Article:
• عربي
  • 中文
  • English
  • Français
  • Português
  • Русский
  • Español
 
  This module is a resource for lecturers  

 

Defining sex, gender and gender mainstreaming

 

It is useful for students to understand the main differences between sex and gender, as these concepts are often conflated in discussions of gender and corruption. At its most basic: While "sex" is rooted in biological differences between men and women, such as genetic differences, and tends to be discussed in binary terms, "gender" involves the social meanings given to these biological differences. How gender is understood varies across and within societies and may relate, among other things, to an individual's identity, social norms and expectations related to gender roles, context, and systems of power such as a patriarchal society or context. More comprehensive definitions of gender and sex from the World Health Organization (WHO) are available here. A related account of Goal 5 of the SDGs, focusing on gender equality, is available here. Gender-related terms are also defined and discussed in Module 9 of the E4J University Module Series on Integrity and Ethics and in Module 9 of the E4J University Module Series on Crime Prevention and Criminal Justice.

Another important concept within the gender and corruption discussion is "gender mainstreaming". In 1997, the United Nations Economic and Social Council (ECOSOC) defined gender mainstreaming as:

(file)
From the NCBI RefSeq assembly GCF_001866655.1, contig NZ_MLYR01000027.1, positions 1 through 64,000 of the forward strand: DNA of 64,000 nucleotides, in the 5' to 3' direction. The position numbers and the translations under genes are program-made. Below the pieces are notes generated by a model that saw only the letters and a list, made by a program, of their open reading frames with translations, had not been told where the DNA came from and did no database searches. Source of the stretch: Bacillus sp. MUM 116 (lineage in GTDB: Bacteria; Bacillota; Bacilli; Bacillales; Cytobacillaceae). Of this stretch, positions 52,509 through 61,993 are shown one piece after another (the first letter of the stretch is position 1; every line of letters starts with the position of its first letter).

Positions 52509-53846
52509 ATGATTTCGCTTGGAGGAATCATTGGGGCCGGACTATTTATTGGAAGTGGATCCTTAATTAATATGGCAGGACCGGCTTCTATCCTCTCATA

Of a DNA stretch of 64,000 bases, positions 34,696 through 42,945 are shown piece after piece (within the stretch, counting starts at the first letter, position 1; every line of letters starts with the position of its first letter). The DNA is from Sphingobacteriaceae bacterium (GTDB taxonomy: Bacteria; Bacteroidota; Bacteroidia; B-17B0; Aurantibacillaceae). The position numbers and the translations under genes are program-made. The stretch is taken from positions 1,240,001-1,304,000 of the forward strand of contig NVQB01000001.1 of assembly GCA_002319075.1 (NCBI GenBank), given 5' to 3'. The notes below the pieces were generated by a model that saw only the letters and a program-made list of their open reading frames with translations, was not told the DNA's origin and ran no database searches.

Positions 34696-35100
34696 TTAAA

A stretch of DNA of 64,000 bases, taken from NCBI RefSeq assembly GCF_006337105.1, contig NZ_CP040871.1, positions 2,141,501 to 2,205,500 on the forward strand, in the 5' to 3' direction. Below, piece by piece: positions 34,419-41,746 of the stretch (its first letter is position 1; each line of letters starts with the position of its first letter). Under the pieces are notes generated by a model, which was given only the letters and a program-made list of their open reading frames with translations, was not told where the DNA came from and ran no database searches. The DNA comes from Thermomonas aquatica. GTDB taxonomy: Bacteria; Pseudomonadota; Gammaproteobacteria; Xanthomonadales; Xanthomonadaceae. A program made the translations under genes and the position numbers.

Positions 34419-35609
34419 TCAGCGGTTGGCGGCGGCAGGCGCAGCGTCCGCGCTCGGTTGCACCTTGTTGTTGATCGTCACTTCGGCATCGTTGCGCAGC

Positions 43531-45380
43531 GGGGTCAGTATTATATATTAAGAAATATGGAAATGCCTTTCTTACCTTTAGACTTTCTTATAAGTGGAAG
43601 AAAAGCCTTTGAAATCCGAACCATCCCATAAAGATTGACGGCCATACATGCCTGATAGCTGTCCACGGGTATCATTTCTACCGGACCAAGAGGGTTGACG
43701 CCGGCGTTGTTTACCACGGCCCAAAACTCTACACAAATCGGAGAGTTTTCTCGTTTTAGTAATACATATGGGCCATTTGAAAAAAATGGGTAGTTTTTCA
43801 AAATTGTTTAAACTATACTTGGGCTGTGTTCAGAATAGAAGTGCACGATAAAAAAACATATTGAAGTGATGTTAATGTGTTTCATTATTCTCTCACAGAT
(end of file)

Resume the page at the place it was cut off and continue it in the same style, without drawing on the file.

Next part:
The process of assessing the implications for women and men of any planned action, including legislation, policies or programmes, in all areas and at all levels. It is a strategy for making women's as well as men's concerns and experiences an integral dimension of the design, implementation, monitoring and evaluation of policies and programmes in all political, economic and societal spheres so that women and men benefit equally and inequality is not perpetrated. The ultimate goal is to achieve gender equality.

The concept of gender mainstreaming has increasingly been considered as a means of deterring corruption and is discussed in more detail below. An example of how a United Nations organization approaches this area can be seen in UNODC's Guidance Note on gender mainstreaming.

 
Next: Gender differences in corruption
Back to top